While using certain sampler modules, I noticed the module’s output didn’t quite drop to zero when the sample wasn’t playing. Initial output (before playing anything) was always zero, but the problem showed up after playing at least part of a sample. I could see it in the meters in the MindMeld Mixmaster; sending the output to the Nysthi Multivoltimetro allowed me to measure the results.
Out of the modules I’ve tested so far, I’ve noticed this with the Nysthi Quadsimpler and Complex Simpler and the Bidoo Ouaive, and to a lesser extent with the Nysthi Simpliciter. Haven’t yet tested samplers from other developers. The output is often very low, but I’ve seen it at least as high as 1.9 volts. I find it weird that a module’s audio output would be anything other than zero when it’s paused or stopped and no sound is coming out. Looks like this would qualify as DC offset, which I try to avoid. (Just in case the OS may be relevant: I’m running VCV on Linux – Ubuntu Studio, specifically).
Has anybody else noticed this? (Haven’t managed to find a post a bout this.) Is this common with samplers? Should I simply send all sampler output to a DC blocking module such as the Nysthi 4DCB and not worry any further?
Sure, most samplers will stays at their same (DC) value if they pause them. Yes, if you don’t want that put a filter after them.
4dcb is your friend for taking out DC offset but I haven’t tried it on constant values. Also run samplers through a vca modulated by an envelope.
Since the solution has been offered above, I thought I’d also mention that, in the physical world you can use a capacitor for this kind of DC blocking, and it’s what manufacturers call ‘AC coupled’, meaning that DC or, in other words, steady state voltage offsets, are blocked. Capacitors do this by their nature and are very handy in coupling together circuits where you only want the change of voltage to get communicated, and you want to block any of the non-ideal elements of amplifiers or things that might settle down to a DC offset rather than a perfect 0v when no signal is present.
The bigger the capacitor, the lower you can get your roll-off, so when you look at crossover circuits down in the bass range, you’ll see big capacitors (it takes physical size to get a large farad value) being used to pass slow voltage changes, but still block the even slower ones.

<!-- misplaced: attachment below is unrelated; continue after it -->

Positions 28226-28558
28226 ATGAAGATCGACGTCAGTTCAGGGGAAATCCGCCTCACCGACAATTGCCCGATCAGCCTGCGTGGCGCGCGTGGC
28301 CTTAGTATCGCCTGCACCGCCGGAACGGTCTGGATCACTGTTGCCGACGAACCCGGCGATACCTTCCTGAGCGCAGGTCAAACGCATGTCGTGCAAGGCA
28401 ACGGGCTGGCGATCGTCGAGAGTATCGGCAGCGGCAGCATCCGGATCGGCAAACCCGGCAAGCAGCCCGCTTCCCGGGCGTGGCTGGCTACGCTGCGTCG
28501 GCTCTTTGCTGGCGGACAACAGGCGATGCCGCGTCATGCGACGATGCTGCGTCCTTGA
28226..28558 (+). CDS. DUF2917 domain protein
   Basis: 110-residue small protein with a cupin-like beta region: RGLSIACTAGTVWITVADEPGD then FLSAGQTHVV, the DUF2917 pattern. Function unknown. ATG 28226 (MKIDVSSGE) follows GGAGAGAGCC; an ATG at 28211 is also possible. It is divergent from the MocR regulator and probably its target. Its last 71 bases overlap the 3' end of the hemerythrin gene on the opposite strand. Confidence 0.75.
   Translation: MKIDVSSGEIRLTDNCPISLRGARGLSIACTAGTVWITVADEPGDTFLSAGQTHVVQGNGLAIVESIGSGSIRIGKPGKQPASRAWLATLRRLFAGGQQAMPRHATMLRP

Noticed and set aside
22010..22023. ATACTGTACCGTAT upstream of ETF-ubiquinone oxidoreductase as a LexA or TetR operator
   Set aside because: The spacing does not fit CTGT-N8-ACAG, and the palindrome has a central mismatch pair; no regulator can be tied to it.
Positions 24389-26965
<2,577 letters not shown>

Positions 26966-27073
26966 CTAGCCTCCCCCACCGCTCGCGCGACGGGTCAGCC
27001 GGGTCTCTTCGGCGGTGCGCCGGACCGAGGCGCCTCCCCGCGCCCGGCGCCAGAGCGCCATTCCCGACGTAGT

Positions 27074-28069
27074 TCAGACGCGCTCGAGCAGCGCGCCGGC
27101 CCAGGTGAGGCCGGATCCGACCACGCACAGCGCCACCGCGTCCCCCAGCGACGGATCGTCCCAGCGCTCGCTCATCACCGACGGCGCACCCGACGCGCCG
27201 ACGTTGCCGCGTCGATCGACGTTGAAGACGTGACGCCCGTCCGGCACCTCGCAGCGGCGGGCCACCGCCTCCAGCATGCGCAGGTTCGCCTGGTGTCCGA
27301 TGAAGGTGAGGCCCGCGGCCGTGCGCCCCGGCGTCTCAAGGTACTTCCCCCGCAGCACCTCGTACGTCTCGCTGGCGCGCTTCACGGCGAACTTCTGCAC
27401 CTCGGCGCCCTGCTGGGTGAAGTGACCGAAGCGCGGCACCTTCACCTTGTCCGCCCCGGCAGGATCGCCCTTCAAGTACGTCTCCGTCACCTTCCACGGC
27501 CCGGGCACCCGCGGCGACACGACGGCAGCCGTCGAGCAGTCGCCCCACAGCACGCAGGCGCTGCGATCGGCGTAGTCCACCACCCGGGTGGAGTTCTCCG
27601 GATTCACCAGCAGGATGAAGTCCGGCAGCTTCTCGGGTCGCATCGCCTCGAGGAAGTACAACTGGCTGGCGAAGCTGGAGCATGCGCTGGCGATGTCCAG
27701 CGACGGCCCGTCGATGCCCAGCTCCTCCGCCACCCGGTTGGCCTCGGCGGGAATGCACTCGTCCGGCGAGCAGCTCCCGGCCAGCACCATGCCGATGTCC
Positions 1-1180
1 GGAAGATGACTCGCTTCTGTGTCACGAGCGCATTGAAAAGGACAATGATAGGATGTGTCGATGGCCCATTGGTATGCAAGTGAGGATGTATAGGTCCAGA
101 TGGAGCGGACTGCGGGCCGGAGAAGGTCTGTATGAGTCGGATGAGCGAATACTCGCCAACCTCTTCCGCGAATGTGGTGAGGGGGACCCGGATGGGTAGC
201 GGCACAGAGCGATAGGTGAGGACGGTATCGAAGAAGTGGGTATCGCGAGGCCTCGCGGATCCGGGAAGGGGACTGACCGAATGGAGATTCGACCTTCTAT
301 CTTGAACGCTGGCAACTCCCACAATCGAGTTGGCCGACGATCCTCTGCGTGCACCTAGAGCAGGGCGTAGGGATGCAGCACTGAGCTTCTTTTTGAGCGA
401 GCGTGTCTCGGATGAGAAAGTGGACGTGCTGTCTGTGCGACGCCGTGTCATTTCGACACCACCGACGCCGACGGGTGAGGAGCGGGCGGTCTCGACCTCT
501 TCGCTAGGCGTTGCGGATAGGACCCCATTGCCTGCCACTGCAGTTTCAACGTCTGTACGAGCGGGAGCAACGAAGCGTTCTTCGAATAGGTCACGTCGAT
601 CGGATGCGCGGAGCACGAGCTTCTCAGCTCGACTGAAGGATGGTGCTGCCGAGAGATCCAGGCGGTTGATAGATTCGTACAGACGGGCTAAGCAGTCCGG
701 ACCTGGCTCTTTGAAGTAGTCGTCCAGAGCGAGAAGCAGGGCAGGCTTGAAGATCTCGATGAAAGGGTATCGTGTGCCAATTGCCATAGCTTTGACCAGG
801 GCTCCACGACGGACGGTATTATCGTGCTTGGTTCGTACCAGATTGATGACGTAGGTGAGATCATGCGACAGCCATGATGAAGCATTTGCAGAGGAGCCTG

Conversely, also in the physical world, inductors are used to block high frequencies, and they will pass DC (steady state or slowly changing voltages) with no problem. So capacitors and inductors are like yin and yang for passing frequency content. And in common parlance you’ll hear about dc-blocking, ac-blocking, and dc-coupled, and ac-coupled, and these are all just extensions of trying to solve the same problem that you’re seeing with your paused samplers.
In the software world, 4dcb is going to be some kind of filter that gradually comes on to block steady state values, it’s like a little machine that looks at the incoming number and says to itself that if the number hasn’t changed in a while, I’m going to gradually add an offset and subtract it until it reaches zero. And if the signal changes faster than the code that wants to subtract it to zero, then the signal will pass through.
nysthi ::complexsimpler, there is a contextual menu switch to bring to 0 the value if playheads are stopped
(but I think I never released in 1.1.6 … so it’s only in v2)
Thanks all! I may adopt @chaircrusher’s VCA approach.
@synthi: good to know, thanks!
you could put a “flow” by AS in between the sampler and the mixer and cut the signal off completely when its not playing.
If you are looking for a basic sampler without DC offset I recommend RadioMusic, it can also go through a folder of samples by CV which is very useful for browsing and playing different drums. I use this if I don’t need anything special like Simpliciter or visual like MusicalBox from NYSTHI.